Dane County Jail COVID-19 outbreak nearly doubles over weekend as inmates say they feel unsafe

MADISON, Wis. — Several inmates housed in the city county building of the Dane County Jail are frustrated with what they see as insufficient testing and poor access to hygiene and cleaning supplies.

After active cases stayed low at the jail in the past few months, incoming inmates testing positive resulted in an ongoing outbreak last week in two different units that over the weekend nearly doubled in size. As of mid-afternoon Monday, 69 inmates were positive for COVID-19 with many still awaiting test results, Dane County Sheriff Dave Mahoney said.

Inmate Arwin Lacy, one of several who participated in a recorded video call with News 3 Now on Friday evening, says he has had diagnosed bronchitis and severe asthma. Arwin said the jail has put him and other inmates at risk by moving inmates into their unit without prior testing.

“They moved an inmate … to our quarantine block without getting covid-19 tests done, putting inmates at risk,” he said. Lacy believes that’s what started the second outbreak of 22 cases later last week outside of the initial quarantine unit. Current jail policies stipulate that incoming inmates–the cause of the current outbreak–get tested and quarantine in an initial housing unit before entering the general jail population. Everyone in the unit quarantines when an inmate tests positive, Mahoney said, and no one leaves the unit without a test. Sometimes, inmates refuse testing, which results in isolation; solitary housing isn’t realistic across the board due to the available space in the facilities, Mahoney noted.

“They get tested when they first come in, they get tested on the 7th day, then on the 14th day,” Mahone noted.

After an initial outbreak earlier in the spring at the jail, the facility had managed to keep active case counts in the low single digits for much of the late summer and early fall. In mid-summer, they introduced a decontamination system that Mahoney says is still regularly operating. But cases rose quickly last week and spread outside the initial quarantine unit, with 38 testing positive by last Thursday after cases started rising earlier in the week.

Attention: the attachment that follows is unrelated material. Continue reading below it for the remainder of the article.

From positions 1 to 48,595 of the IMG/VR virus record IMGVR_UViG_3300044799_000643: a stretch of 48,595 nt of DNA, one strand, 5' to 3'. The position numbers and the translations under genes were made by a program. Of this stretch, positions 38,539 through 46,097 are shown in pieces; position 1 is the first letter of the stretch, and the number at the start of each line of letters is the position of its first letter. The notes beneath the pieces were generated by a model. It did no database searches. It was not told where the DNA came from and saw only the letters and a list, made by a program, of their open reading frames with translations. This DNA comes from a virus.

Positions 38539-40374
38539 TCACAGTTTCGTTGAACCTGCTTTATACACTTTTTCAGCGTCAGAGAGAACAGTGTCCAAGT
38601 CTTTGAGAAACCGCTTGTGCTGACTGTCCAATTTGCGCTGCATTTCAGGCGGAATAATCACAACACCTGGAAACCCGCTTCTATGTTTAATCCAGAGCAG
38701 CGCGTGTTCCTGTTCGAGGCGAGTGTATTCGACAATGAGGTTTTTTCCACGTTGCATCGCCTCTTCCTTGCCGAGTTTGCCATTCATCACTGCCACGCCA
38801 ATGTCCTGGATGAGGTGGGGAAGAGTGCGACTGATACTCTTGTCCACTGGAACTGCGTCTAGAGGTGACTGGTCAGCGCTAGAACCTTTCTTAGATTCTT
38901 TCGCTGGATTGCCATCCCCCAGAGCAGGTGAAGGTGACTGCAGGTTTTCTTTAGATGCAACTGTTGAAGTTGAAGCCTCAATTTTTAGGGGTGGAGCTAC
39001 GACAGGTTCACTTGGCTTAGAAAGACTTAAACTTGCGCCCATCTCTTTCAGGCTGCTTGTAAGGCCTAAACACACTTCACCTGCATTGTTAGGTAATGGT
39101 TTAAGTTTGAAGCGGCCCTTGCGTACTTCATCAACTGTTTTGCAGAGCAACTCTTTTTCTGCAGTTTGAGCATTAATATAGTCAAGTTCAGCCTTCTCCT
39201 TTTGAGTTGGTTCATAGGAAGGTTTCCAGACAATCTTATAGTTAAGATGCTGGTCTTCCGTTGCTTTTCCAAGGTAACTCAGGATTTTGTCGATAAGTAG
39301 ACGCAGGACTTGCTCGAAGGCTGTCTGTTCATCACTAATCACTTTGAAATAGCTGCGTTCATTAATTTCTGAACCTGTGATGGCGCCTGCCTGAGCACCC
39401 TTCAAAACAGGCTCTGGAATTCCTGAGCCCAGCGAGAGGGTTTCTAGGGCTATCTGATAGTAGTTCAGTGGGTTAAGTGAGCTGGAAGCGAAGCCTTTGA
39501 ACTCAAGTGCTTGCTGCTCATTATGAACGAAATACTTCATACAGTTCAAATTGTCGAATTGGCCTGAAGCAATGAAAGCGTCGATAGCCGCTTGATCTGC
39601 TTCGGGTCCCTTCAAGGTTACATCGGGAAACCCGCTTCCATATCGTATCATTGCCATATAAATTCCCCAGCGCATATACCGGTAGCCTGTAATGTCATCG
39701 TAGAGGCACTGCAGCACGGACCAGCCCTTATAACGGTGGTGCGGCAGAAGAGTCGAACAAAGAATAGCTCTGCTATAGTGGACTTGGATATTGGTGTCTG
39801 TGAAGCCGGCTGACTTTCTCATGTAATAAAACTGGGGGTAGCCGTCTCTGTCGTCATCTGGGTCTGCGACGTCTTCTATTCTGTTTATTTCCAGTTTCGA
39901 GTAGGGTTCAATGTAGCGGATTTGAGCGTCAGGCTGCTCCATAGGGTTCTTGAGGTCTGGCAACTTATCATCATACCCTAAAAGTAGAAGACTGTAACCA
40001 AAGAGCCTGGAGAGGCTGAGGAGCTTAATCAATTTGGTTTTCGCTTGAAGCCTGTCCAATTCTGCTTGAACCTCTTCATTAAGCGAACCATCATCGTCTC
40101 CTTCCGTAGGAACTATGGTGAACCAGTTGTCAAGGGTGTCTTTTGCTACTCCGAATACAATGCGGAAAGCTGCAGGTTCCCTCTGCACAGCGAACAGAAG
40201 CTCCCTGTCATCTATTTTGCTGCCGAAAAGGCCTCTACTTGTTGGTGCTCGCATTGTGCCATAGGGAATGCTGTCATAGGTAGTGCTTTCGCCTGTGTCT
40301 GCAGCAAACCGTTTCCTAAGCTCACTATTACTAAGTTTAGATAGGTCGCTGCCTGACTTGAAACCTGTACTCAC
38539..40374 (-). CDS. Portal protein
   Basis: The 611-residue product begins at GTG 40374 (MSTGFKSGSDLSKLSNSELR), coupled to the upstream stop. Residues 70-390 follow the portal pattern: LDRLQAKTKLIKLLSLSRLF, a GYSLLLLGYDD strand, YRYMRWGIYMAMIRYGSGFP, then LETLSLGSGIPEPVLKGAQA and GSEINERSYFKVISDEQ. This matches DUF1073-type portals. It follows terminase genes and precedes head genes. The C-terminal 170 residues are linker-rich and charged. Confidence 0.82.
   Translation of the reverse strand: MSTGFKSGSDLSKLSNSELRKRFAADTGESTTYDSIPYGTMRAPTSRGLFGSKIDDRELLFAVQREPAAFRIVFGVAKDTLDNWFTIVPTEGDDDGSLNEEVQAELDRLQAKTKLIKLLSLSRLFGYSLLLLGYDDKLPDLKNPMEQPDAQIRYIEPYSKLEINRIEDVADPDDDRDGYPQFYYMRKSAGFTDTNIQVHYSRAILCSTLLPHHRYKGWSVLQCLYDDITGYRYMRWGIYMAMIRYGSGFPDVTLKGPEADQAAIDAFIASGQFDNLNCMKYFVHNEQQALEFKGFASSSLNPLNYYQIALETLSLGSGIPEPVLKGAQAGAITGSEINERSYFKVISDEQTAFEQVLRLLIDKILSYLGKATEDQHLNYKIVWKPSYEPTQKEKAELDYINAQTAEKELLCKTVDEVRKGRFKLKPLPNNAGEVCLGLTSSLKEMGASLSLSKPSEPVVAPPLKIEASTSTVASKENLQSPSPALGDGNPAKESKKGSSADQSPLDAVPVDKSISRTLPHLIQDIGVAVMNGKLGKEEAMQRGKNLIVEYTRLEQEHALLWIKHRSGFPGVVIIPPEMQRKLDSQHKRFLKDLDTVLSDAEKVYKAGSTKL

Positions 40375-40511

“It’s bad in here,” another inmate said Friday. Over the next three days, cases would nearly double. At least two inmates said they were submitting grievances about what they saw as failed testing procedures and an inability to get proper protective equipment; those grievances, they claimed, had been ignored. Mahoney

Several inmates who spoke directly with News 3 Now in a Friday video call cited diagnosed health conditions like asthma and heart conditions that would put them at higher risk. So far, Mahoney said none of the inmates need hospitalization or are experiencing severe symptoms. Everyone who tests positive, he said, gets a twice-daily medical check; the facility has its own medical unit to service inmates.

“If they keep going at the rate that they’re going, everybody’s gonna catch corona,” Lacy’s girlfriend Hope Barajas said. “They’re denying them for cleaning supplies, they’re denying them for seeing the doctor, they’re denying them for putting in grievances and complaints.”

Mahoney pushed back on allegations about lacking cleaning supplies, saying there had been no shortage of items like masks and disinfectants and that inmates were provided with sanitization materials daily.

“We expect the inmate population to do their cleaning,” he said. “Masks are made available and we request all inmates that are incarcerated wear masks.”

Near the beginning of the pandemic, the Dane County Criminal Justice Council implemented measures designed to lower the jail population in an effort to reduce infectious disease spread among the county’s jail population. That resulted in a major reduction in the number of inmates; on Monday, the under-roof population was 511. (In 2019 at one point, the population was more than 800.) Mahoney told News 3 Now last week that the jail will soon introduce rapid Covid-19 testing, taking the facility’s precautions a step further.